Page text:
Do you have a dead or dying tree on your property? Or, do you want to re-design your landscaping and need to remove a tree or two? While the experts at Rice’s Tree Service & Landscaping can safely remove trees from your property at any time, there are benefits to waiting until winter to do so. Keep reading to learn why you should wait until winter to remove trees from your property in North Royalton, Ohio.
Protection for Flower Beds
If you choose to remove a tree from your property during the summer or fall months, there is a risk of damaging any current landscaping that surrounds the existing tree. Our team will do our best to protect your landscaping while working in your yard. If you choose to wait until the winter season, when perennials are not on display, there is much less risk to your flower beds or mulched garden areas.
Less Soil Compaction
Often a tree removal company will need the assistance of large equipment in order to safely and correctly remove a tree. When moving this heavy equipment onto your property while the ground is frozen, there will naturally be less soil compaction. During warmer months, there is a higher possibility of injury to the soil in your yard.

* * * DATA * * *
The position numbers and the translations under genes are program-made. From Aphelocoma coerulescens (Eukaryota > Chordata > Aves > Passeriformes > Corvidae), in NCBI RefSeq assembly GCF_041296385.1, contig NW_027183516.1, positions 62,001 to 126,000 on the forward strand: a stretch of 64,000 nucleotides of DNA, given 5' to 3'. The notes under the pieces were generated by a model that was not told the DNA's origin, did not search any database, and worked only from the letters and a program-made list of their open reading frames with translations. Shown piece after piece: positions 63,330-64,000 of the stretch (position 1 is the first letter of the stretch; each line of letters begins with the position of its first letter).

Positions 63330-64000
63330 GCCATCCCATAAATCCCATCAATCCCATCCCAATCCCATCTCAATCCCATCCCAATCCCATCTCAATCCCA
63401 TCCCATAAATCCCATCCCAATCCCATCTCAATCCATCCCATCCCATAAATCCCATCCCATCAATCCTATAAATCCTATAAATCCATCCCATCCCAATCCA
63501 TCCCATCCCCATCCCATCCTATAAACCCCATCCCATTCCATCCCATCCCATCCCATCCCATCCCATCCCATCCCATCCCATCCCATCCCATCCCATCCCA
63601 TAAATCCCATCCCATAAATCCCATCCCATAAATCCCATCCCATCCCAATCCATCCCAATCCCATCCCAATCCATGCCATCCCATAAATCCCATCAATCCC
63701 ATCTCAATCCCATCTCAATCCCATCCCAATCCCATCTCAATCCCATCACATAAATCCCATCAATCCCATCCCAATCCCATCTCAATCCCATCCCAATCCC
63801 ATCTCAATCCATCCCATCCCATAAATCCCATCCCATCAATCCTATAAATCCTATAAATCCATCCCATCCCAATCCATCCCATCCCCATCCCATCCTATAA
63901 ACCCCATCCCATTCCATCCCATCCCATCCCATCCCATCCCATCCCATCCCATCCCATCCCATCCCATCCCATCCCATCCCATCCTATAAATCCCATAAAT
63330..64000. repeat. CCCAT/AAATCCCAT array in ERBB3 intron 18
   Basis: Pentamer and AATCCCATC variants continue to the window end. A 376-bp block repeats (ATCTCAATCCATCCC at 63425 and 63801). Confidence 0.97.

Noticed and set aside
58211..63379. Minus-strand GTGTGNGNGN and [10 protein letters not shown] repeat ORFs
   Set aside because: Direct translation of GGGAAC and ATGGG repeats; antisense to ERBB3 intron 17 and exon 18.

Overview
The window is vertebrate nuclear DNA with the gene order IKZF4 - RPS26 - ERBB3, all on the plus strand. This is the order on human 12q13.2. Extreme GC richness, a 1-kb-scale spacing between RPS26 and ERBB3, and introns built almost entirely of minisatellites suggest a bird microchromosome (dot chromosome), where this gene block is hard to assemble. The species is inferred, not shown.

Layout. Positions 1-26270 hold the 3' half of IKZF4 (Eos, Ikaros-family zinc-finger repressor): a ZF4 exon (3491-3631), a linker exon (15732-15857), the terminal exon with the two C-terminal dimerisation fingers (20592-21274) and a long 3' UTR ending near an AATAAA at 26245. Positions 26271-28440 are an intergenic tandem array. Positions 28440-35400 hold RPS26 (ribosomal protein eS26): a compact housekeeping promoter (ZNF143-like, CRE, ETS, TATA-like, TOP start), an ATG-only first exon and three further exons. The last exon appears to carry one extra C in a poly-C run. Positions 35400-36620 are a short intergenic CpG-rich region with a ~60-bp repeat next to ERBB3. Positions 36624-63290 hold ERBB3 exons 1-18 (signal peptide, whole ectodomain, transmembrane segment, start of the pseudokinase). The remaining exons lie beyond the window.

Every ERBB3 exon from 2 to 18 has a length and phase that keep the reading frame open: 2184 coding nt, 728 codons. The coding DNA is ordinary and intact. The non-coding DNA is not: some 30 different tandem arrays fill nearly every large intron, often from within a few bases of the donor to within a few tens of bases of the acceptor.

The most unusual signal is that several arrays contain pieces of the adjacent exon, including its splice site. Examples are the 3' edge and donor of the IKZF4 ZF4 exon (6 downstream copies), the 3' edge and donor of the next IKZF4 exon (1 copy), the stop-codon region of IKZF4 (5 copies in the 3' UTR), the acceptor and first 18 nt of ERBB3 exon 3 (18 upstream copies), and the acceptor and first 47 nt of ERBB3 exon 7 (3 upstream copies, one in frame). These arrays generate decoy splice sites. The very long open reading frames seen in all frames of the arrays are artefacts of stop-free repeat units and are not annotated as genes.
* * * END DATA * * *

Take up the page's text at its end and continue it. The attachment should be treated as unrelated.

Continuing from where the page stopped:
Time to Plan Ahead
If a tree is providing shade in your yard, removing it can greatly impact the flower gardens on your property. By waiting until winter, there’s no need to worry about this issue. You’ll also have time to plan ahead on how you’d like to re-design your landscaping in the spring, taking into account the loss of a tree or two.
Call for a Free Quote Today
If you’re not sure if you should wait until the spring to have a tree removed or if it needs to be cut down sooner, the professionals at Rice’s are happy to help. Contact us today and we’ll answer all of your tree removal questions. You can also request a free estimate by calling (440) 582-7669. Along with our professional tree removal service, we also provide tree trimming and pruning, lawn care, and snow removal.
Johnson, Tim. “Why you should wait until winter to remove a dead tree.” Web article. Chicago Tribune. 24 Sep. 2019. Web. 18 Nov. 2020.